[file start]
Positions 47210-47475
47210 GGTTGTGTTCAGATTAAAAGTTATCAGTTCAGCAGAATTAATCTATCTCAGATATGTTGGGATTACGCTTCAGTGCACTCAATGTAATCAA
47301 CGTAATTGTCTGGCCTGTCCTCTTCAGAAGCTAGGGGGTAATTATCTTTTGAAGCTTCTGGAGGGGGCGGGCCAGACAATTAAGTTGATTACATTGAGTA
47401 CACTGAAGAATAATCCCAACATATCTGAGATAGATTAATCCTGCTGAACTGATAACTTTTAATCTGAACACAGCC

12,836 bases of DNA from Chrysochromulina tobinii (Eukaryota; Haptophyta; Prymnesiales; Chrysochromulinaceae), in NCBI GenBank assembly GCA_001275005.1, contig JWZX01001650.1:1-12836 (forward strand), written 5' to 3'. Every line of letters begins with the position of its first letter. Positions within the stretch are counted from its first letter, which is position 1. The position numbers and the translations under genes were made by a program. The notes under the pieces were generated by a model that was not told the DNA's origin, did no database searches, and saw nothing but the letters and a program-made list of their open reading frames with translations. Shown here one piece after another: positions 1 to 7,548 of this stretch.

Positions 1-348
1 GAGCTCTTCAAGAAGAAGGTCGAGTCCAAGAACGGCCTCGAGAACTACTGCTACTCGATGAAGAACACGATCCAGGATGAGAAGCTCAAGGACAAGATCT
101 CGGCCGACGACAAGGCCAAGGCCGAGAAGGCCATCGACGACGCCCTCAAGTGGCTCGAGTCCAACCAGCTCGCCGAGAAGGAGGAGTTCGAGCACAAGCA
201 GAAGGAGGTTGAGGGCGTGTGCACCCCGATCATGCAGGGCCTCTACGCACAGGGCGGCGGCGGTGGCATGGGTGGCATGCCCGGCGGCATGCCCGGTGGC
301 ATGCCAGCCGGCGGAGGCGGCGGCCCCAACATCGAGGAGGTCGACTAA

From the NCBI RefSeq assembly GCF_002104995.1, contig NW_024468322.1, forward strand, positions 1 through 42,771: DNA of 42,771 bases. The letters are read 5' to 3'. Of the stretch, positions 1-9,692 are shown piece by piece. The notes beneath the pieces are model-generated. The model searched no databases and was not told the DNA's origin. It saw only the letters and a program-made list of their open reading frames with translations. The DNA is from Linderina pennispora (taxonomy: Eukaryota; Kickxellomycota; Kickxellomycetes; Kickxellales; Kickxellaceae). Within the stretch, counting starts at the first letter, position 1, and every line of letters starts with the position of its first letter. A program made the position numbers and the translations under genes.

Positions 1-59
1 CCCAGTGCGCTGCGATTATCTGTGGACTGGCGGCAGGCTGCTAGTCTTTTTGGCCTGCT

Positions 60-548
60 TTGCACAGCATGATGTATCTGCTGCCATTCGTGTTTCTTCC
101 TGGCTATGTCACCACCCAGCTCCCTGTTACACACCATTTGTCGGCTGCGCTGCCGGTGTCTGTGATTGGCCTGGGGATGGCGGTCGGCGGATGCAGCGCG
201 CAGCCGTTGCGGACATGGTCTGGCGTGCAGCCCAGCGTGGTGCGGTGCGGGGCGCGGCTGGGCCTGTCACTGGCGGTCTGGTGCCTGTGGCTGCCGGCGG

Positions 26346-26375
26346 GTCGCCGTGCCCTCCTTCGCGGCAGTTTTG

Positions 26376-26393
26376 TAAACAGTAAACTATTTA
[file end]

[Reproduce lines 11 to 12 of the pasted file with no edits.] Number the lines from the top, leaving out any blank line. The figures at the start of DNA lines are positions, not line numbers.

From the NCBI RefSeq assembly GCF_002104995.1, contig NW_024468322.1, forward strand, positions 1 through 42,771: DNA of 42,771 bases. The letters are read 5' to 3'. Of the stretch, positions 1-9,692 are shown piece by piece. The notes beneath the pieces are model-generated. The model searched no databases and was not told the DNA's origin. It saw only the letters and a program-made list of their open reading frames with translations. The DNA is from Linderina pennispora (taxonomy: Eukaryota; Kickxellomycota; Kickxellomycetes; Kickxellales; Kickxellaceae). Within the stretch, counting starts at the first letter, position 1, and every line of letters starts with the position of its first letter. A program made the position numbers and the translations under genes.

Positions 1-59